There a million cool things to do along the way and about a hundred apps and guides you can download. I highly advise you do this. Our app’s narrator not only give us tons of information on the history of Maui, but also pointed out places to stop I had never heard of. Search “Hana Highway” in your phone’s app store and pick an app (most cost some amount of money, we paid a well-used $0.99).

In addition, be sure to research that the stops your app suggests are not private property, illegal, or scared lands to native Hawaiians. Unfortunately, many guidebooks and other bloggers overlook this which leads to travelers trespassing and mistreating local land.  Below are a couple of my favorite spots along the Road that have been listed by the local Hana Highway Regulation’s Code of Conduct as suggested highlights that have been consulted upon by locals.

My Favorite Stops on the Road to Hana

  • Ho’okipa Lookout: Want to catch a wave or just watch some lazily from above? This is one of the first spots along the Road to Hana. It has a raised parking lot and viewing area overlooking the incoming swells. You can watch the hordes of surfers fighting for the best and biggest waves
  • Keanae Peninsula Point: We stumbled upon this almost by accident. We turned down a road off Hana Highway per and found ourselves driving up to a perfect lookout point. This spot has views of the surrounding coast line, complete with jaw-dropping cliffs and black lava rocks. Keep following the road around to see the waves shoot 20 feet in the air after crashing on the rocks.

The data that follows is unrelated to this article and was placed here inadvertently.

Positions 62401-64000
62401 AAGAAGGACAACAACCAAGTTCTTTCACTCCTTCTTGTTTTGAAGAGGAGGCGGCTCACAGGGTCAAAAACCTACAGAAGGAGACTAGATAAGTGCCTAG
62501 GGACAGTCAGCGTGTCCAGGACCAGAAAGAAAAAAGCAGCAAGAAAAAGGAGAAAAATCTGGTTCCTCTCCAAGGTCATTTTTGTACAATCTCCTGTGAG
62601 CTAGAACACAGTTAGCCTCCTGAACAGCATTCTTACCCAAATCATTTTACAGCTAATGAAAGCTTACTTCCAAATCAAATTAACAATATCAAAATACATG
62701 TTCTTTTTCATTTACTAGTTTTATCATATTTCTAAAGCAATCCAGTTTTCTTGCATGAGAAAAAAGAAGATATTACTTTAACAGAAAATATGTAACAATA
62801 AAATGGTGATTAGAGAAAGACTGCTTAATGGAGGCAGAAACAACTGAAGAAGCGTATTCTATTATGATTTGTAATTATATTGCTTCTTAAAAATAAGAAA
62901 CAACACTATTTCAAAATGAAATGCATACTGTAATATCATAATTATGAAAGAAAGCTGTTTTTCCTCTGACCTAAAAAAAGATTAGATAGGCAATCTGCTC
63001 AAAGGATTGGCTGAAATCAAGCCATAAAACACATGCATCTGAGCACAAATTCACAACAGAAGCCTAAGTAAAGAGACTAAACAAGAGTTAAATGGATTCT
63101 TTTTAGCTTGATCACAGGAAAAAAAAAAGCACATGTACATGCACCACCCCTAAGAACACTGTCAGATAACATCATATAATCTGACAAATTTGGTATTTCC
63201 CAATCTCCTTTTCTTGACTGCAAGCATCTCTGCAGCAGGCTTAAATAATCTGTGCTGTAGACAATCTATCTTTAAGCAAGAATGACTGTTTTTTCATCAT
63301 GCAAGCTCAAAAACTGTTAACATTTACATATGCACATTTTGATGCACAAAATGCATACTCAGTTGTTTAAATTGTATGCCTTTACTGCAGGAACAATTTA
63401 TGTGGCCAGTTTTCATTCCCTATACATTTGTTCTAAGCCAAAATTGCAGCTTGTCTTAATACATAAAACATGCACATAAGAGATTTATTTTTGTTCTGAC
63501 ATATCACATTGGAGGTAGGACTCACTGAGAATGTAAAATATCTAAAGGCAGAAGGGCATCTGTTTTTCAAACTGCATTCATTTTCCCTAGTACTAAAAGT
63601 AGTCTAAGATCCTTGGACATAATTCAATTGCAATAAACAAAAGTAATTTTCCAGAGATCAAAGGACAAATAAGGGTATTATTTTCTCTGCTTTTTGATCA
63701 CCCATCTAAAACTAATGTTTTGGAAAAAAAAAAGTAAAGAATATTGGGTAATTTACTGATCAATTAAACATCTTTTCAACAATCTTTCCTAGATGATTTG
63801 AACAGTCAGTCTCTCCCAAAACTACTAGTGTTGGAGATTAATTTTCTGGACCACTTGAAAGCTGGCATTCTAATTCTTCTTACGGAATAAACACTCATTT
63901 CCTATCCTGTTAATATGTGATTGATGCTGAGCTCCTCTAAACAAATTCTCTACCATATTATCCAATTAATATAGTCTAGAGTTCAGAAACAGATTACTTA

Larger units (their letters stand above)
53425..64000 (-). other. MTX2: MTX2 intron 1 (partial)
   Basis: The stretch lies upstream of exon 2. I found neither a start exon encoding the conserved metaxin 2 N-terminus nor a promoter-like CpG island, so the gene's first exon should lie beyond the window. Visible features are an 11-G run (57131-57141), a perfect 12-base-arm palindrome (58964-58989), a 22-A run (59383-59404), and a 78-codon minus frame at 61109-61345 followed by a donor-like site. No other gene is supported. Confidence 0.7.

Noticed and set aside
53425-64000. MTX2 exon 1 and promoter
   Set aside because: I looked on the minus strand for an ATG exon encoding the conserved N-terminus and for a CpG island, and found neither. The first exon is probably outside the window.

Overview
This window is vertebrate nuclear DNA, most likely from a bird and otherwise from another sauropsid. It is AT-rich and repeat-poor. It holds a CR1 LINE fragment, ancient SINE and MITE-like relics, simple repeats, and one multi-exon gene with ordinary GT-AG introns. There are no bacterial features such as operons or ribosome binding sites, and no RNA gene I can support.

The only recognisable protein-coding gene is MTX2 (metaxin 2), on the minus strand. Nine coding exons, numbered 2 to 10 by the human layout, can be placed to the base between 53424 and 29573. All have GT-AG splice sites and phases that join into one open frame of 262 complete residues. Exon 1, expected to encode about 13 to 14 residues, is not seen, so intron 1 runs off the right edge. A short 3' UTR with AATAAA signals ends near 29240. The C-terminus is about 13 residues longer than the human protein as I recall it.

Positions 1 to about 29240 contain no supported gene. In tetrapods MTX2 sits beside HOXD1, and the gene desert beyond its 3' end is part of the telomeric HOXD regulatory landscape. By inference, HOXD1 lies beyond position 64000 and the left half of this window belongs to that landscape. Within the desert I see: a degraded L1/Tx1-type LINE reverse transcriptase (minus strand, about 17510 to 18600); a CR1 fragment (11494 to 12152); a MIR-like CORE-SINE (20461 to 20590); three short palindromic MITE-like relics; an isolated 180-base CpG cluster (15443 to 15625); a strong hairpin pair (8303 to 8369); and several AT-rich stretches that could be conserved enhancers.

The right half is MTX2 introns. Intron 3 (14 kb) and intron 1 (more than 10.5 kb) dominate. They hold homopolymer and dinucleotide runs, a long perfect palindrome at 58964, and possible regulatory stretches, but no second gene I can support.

• Waianapanapa State Park: This is a must-do! It was my favorite stop along the road to Hana. Although it gets pretty crowded, it’s still worth visiting. Check out the jet-black sand beaches, hidden caves, and ocean blowholes!

Day 3 – 4: Wander around Wailea

Time for a change of scenery. Make your way from rainy Paia to the Wailea-Makena/Kihea area for some dry, hot, and sunny weather. This area is in stark contrast from Paia’s surfer hippy vibes. Commercial and luxury hotels line yellow sand beaches that stretch down the coast. We rented an AirBnB in Kihea, right outside the glitz and glamour of Wailea, but still in close proximity to good food and beach options. Due to my obsession with warm weather and sun, this was one of my favorite parts of my Maui vacation. We spent two days exploring, soaking up some sun, and hitting the surf. I listed some of my favorite activities below.

My Favorite Activities:

  • Maui Wine: Travel up into the mountains for glorious weather and unique wines. This is a bit of a ways to get to, but the car ride was half the fun. As you make your way up the mountain, views of the Wailea valley greet you from below. The winery is sitting on a picturesque landscape with plenty of outdoor space to sip while enjoying the weather. Inside is a tasting room where you can sample the unique wines – made from pineapples and raspberries. It’s so good you will want to ship some back state-side to enjoy after your Maui vacation, and you can! The winery has really good deals on shipping. Or if you just want to enjoy the wine the rest of your time on the island, grab a bottle from the winery before leaving or it can be found at most grocery stores in Maui.